Corticotrophin-Releasing Hormone neurons of Barrington’s nucleus: Probabilistic, spinally-gated control of bladder pressure and micturition.
Ito H., Sales A.C., Fry C.H., Kanai A.J., Drake, M.J. and Pickering, A.E.
Received Date: 23rd June 19
Micturition, the co-ordinated process of expulsion of urine from the bladder, requires precise control of bladder and urethral sphincter via parasympathetic, sympathetic and somatic motoneurons. In adult mammals this involves a spinobulbospinal control circuit incorporating Barrington’s nucleus in the pons (Barr). The largest Barr cell population is comprised of pontospinal glutamatergic neurons that express corticotrophin-releasing hormone. There is evidence that BarrCRHneurons can generate bladder contractions but it is unknown whether they act as a simple switch or a high-fidelity pre-parasympathetic motor drive and whether their activation can actually trigger voids. Combined opto- and chemo-genetic manipulations along with recordings in mice shows that BarrCRHneurons provide a probabilistic drive that generates co-ordinated voids or non-voiding contractions depending on the phase of the micturition cycle. These findings inform a new inferential model of micturition and emphasise the importance of the state of the spinal gating circuit in the generation of voiding.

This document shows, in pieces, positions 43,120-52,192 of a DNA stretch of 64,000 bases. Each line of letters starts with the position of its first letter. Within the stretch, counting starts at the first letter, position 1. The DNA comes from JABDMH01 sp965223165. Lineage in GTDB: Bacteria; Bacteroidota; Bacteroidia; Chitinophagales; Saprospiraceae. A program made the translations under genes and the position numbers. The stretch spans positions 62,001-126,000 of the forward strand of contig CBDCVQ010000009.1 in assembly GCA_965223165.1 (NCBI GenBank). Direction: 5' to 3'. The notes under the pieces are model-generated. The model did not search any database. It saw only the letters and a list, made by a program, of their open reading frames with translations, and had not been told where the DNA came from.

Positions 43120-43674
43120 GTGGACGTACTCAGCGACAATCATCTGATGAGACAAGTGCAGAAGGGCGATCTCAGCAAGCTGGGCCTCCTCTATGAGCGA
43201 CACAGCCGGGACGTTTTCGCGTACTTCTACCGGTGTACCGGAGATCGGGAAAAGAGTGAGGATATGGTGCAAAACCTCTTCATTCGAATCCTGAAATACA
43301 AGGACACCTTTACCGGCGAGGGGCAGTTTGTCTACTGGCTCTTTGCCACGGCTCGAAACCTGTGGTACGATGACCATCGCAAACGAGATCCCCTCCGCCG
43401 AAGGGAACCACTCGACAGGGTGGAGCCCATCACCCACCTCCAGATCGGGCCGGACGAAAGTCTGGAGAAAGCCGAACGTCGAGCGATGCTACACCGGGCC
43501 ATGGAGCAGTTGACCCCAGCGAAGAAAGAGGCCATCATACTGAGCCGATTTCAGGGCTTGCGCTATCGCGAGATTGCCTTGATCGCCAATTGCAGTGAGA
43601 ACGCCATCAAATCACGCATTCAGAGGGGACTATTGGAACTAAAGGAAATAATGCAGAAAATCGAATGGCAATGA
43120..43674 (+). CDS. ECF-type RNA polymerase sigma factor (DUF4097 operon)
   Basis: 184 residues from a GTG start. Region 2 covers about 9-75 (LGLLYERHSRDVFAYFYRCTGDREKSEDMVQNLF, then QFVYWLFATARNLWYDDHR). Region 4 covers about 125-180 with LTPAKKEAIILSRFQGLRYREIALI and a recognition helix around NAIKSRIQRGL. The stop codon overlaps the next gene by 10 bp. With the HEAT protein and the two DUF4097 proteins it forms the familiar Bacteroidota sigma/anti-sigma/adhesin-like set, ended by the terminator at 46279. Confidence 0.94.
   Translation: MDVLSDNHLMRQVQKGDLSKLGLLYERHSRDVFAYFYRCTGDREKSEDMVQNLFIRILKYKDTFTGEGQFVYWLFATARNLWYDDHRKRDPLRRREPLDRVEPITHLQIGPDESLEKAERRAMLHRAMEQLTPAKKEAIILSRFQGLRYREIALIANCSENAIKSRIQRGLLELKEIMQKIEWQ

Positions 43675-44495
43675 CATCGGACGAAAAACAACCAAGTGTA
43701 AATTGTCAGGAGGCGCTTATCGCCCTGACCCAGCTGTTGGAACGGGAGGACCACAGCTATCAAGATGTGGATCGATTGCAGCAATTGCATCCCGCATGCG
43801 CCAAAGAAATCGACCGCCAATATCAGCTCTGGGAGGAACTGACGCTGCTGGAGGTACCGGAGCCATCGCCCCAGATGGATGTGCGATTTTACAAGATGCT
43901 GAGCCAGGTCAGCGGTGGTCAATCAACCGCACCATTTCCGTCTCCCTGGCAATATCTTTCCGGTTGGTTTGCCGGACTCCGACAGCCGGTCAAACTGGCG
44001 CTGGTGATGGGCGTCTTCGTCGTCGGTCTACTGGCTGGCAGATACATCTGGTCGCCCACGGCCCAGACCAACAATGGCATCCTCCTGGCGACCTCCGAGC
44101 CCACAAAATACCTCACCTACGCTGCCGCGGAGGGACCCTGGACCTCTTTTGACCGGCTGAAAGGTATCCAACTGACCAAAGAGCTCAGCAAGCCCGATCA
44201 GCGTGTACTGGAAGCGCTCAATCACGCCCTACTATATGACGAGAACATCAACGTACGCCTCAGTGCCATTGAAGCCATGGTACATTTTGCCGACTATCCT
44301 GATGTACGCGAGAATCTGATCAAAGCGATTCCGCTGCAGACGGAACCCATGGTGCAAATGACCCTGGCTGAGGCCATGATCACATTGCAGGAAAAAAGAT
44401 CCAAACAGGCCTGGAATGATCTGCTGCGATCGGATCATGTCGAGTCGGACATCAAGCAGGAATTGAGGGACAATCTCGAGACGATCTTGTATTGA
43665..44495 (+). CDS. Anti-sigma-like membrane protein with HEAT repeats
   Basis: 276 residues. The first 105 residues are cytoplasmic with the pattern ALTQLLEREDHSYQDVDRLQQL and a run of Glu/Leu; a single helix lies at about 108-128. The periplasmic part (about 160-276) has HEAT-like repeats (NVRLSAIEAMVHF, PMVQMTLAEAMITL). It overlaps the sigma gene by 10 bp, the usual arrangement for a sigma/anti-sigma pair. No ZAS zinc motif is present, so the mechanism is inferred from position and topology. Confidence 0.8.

Read in full at bioRxiv.
This is an abstract of a preprint hosted on an independent third party site. It has not been peer reviewed but is currently under consideration at Nature Communications.